Read one particular way, the history of cycling is a history of riders doing all they can to stretch past the natural limits of the human body. Cheating has been at the very heart of cycling since its inception and riders have tried, at various points throughout the sport’s history, strychnine, EPO, cocaine, wine, horse tranquilizers, blood bags, cortisol, and even tiny hidden motors. Now we come upon a new frontier: poop. The future of cycling is shit.
The madwoman behind “poop doping” is Lauren Petersen, a postdoctoral microbiologist at the Jackson Laboratory for Genomic Medicine. Petersen has been racing bikes all her life, but as she told The Scientist earlier this month, she’s struggled with chronic Lyme disease since her teen years. She finally rid herself of the disease in 2013, but the intense course of antibiotics she took had ravaged her system and left her with chronic fatigue and stomach problems.
Eventually, she learned that her microbiome (the colony of microbes in her body) was dangerously unbalanced and was not functioning as it should. She was not breaking down any food, and she learned that she was not eligible for a potentially beneficial fecal transplant. So she simply did one herself. As she said, it was a fairly dangerous DIY procedure and it wasn’t fun, but it worked better than she thought it could:
In February 2014, with the support of her family, she recruited a donor and did it herself. “I just did it at home. It’s not fun, but it’s pretty basic. It costs like six bucks to do.” (The $6 being for the drugstore enema kit.)
The do-it-yourself solution worked. “Within two months I was a new person,” Petersen says. “I had no more fatigue. I could ride my bike hard three days in a row, no problem.” She started racing four months after her fecal transplant, and was winning races at the pro level soon after that. “Everything changed,” Petersen says.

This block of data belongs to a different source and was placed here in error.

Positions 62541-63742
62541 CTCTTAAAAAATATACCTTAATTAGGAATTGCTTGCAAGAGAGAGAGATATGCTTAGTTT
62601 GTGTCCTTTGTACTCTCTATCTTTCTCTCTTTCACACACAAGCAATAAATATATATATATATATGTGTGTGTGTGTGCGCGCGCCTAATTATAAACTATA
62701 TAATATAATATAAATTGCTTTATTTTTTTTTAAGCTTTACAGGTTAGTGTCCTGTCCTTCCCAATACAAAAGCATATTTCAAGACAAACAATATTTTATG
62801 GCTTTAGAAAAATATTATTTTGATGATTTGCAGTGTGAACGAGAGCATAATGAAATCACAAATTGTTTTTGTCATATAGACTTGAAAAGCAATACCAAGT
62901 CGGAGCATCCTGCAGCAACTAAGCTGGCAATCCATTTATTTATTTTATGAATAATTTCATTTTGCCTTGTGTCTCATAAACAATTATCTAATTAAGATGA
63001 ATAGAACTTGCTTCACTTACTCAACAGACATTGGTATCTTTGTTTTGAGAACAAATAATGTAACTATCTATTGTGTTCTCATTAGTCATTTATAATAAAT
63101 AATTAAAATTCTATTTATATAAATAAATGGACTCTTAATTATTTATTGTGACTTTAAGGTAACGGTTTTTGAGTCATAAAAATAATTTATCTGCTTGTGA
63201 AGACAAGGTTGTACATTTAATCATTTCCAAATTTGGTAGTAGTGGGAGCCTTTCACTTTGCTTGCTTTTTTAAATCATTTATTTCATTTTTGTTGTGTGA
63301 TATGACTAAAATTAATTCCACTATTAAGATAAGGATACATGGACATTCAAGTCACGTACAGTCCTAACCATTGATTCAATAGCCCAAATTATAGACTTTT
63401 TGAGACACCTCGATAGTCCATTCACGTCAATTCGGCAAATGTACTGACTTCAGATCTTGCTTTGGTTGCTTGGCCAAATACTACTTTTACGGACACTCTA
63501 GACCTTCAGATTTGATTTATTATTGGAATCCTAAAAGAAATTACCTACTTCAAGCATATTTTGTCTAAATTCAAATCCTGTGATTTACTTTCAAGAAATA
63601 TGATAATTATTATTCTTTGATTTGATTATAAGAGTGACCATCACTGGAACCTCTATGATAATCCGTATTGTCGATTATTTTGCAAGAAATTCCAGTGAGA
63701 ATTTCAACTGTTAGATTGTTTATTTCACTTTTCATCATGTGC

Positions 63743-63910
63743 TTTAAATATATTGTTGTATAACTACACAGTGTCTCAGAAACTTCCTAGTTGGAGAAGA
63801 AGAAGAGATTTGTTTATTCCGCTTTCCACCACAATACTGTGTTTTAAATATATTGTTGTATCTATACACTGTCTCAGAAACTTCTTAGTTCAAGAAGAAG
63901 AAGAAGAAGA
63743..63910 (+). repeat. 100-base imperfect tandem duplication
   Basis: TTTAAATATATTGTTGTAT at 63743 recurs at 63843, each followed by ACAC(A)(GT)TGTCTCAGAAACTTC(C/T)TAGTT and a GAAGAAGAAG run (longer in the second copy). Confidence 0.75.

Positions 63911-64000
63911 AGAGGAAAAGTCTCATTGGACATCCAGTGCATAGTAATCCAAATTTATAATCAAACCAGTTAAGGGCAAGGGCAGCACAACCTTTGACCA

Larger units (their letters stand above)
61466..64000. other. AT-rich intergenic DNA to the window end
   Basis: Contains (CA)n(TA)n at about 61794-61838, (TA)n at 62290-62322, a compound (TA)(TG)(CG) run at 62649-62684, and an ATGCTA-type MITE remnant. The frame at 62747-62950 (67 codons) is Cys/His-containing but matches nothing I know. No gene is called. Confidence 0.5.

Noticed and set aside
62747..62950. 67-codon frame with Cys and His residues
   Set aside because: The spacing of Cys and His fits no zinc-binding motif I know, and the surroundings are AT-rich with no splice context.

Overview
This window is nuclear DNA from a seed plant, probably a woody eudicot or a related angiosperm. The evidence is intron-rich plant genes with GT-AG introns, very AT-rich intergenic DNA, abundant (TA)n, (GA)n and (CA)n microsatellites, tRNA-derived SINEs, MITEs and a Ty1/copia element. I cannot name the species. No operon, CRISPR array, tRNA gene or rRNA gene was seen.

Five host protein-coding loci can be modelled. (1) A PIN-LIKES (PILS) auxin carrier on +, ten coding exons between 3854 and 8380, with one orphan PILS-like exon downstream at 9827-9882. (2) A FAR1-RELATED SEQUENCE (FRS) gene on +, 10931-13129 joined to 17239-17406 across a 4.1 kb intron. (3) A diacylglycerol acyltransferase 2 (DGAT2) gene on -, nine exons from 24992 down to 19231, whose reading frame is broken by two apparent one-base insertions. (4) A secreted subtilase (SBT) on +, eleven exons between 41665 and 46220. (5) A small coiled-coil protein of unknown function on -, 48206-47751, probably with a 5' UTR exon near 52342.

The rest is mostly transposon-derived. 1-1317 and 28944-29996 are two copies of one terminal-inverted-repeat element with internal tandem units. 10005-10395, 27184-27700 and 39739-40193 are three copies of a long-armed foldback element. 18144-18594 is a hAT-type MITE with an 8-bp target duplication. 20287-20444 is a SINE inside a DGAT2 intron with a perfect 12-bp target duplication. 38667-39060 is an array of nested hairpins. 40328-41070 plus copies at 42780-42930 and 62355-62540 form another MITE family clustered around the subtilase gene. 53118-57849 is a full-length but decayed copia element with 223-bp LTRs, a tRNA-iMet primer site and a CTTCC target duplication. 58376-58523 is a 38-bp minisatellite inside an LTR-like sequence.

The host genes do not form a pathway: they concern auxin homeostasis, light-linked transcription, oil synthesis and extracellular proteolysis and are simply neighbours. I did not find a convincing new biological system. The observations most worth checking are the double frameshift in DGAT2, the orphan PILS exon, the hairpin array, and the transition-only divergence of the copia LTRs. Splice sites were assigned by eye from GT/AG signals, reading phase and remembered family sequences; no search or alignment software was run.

Petersen’s donor was a fellow elite cyclist, and after analyzing the sample and those of other riders, she discovered an unusually high prevalence of the bacterium Prevotella, which helps synthesize amino acids that help in muscle recovery. Petersen’s analysis of her friends’ craps also showed an abundance of M. smithii, which performs a complementary function. The science is complicated, but in short, a healthy amount of both bacteria types in one’s gut means you can more efficiently process food and then deal with debilitating byproducts like carbon dioxide and hydrogen.
“The more a person trains, the more likely they are to have Prevotella,” says Petersen. “In my sampling, only half of cyclists have Prevotella, but top racers always have it... it’s not even in 10% of non-athletes.”
Petersen is now studying the contents of several more cyclists’ butts and trying to determine what specific role the two bacteria play in a complicated environment with hundreds of variables. Theoretically, she has to isolate Prevotella and M. smithii, show that they can boost performance safely, then find a better delivery system than a $6 enema bag. There might be a whole host of interconnected physiological reasons why elite cyclists perform better, and while the abundance of two specific bacteria is compelling, it’s far from hard-and-fast proof. Isolating two variables in the vast and complex microbiome will take years of study. Petersen’s positive experience as a patient doesn’t guarantee that fecal transplants from elite cyclists will work for everyone, or that Prevotella and M. smithii alone will make someone a better rider. Right now, this is all theoretical and in the process of getting tested.
Deadspin reached out to Petersen about the potential hazards of poop doping, and she said that the need for rigorous testing means it will be years before anyone can poop dope. Her team is working on the best way to grow Prevotella, and they will soon move to testing on mice.
We don’t know yet (about safety concerns). Prevotella is a pretty hard little bacteria to grow outside the human gut but we’re trying - and will move into mouse-model experiments in the near future to measure both beneficial effects and look for any detrimental ones. It will be at least a few years before these special athlete microbes will be available. A lot of work needs to be done to ensure they are safe - and effective.
Despite the hurdles in front of her, Petersen assured Bicycling magazine last week that bacterial doping will be “coming soon.”